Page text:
Also, recommendations. Perform (Oratory) is a great way to bring your boosts to the battlefield. This is especially true if you want to literally shout down an enemy spellcaster like some kind of crazed exorcist/drill sergeant when you use countersong. You may also want to consider increasing your ability to help the party by boosting your aid another bonus. For help on that, check out Aid Another in Pathfinder is More Powerful Than You Think.

If you liked this character concept, and you'd like to see more, leave a comment below! To see the full list, click the Unusual Character Concepts tag at the top of the screen. If you'd like to keep up-to-date on all my latest pieces, then follow me on Facebook, Tumblr, and Twitter. If you'd like to help support Improved Initiative, then go to my Patreon page and leave a little bread in my jar. Even $1 a month can go a long way toward keeping this blog going.

3 comments:

  1. Thank you. Sometimes it's lonely out here in concept world. While you certainly want to build a powerful hero, and should really for the benefit of the whole party, character concept gets left behind as being constricting or too roleplaying a focus.

    I have over the years, 3.5 at least, attempted to build an Elven Paladin archer. After all what's more elven than longbow and fighting for a cause?

    It's always been an interesting exercise. Often not leading anywhere powerful, but certainly interesting.

    I have often wondered about the ancient Skjald. Their songs and stories were just as often mixed with the gods and spirits as they were with heroes and kings.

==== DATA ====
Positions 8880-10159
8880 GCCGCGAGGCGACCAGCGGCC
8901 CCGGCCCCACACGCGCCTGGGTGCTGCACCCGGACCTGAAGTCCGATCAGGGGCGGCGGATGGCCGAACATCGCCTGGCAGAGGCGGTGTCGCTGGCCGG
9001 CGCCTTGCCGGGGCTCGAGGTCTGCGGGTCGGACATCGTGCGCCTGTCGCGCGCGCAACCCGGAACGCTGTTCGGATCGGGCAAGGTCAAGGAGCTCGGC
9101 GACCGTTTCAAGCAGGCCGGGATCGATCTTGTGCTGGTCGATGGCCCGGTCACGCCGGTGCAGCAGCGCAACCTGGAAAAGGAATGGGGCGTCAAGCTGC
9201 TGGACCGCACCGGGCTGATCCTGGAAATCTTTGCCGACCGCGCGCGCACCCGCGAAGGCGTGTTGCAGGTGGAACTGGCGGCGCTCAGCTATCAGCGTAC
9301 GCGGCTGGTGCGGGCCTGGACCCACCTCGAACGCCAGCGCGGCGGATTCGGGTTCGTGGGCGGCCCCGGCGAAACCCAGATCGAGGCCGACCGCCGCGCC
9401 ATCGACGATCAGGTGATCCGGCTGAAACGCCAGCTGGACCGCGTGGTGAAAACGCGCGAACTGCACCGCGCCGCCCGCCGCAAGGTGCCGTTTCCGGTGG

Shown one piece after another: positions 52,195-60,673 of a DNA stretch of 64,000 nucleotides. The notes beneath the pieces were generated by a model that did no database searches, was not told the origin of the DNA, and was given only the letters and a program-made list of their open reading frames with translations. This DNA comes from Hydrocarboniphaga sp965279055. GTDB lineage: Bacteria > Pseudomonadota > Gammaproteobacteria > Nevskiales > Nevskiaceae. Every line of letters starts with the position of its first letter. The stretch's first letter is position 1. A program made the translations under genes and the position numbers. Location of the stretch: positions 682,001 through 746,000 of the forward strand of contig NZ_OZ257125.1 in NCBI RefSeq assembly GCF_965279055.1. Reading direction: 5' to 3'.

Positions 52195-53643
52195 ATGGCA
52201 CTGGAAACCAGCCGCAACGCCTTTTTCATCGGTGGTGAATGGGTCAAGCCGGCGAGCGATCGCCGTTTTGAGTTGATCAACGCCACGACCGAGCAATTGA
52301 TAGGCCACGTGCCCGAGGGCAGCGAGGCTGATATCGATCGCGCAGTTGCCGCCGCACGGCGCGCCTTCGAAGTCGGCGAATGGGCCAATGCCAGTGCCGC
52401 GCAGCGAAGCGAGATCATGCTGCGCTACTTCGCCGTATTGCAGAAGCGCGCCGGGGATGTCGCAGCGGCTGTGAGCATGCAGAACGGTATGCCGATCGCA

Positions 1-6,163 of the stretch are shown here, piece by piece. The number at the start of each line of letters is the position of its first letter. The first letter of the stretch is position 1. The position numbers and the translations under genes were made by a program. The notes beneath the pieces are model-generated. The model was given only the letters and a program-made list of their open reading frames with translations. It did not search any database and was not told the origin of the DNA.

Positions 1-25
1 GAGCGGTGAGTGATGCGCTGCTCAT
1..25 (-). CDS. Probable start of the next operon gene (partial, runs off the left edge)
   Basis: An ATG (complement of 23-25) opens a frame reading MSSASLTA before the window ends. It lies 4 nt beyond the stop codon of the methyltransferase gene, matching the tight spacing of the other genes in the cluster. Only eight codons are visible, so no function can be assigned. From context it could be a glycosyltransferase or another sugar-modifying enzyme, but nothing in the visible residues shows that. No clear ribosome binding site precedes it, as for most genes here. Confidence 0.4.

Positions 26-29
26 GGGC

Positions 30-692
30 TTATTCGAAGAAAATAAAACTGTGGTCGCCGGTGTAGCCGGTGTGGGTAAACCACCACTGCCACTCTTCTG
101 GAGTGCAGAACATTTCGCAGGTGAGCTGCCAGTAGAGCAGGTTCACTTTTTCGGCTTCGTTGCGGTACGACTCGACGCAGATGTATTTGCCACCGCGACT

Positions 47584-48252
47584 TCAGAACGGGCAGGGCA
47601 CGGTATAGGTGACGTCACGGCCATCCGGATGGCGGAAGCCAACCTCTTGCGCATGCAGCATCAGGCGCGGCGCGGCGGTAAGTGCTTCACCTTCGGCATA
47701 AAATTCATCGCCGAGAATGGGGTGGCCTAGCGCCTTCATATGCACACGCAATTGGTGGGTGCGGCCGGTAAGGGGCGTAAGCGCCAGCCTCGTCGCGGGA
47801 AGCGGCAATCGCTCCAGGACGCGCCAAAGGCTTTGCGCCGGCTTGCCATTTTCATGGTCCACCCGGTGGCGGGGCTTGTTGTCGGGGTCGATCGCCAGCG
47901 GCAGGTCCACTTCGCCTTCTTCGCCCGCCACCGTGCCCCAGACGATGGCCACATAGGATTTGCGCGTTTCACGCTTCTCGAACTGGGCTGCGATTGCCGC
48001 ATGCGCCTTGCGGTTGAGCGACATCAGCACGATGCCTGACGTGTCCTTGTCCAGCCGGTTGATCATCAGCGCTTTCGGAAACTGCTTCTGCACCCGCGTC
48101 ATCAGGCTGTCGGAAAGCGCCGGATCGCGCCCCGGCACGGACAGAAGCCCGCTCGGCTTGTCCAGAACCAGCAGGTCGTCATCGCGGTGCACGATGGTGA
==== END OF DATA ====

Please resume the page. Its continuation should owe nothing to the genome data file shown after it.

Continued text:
Thus a true believer bard is something I have wondered about.

    Sadly 3.5 almost forces you to wait 15-20 levels before you can express the varied aspects of your concept. Instead they should have created a system of low powered variety that still offered tantalizing goals to obtain along the way.

    Anywats, thanks for the encouraging read.

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  2. Did something like this in D&D Next actually - built a rock gnome fighter (eldritch knight path) whose traits, racial abilities, vocal mannerisms and proficiencies make him seem like almost anything but than a warrior. Actually had another player flat out ask (out of character) what class I was playing because they 'couldn't get a read off the guy'. This amused me no small amount [and proved I was playing him pretty much exactly how I'd wanted in terms of how he comes across - the concept is actually more like an alchemist experimenting on himself (as ultimately the only morally acceptable test subject for such procedures, after all) and his surroundings (via his tinkering).]

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  3. On more than one occasion, a party member had asked my Barbarian for a heal and wonder why I don't reach for the d8 when I say "Certainly, Lady luck is with us tonight!"
    I love playing a class as 'another class' Then again, my mind refuses to be restrained by mechanics.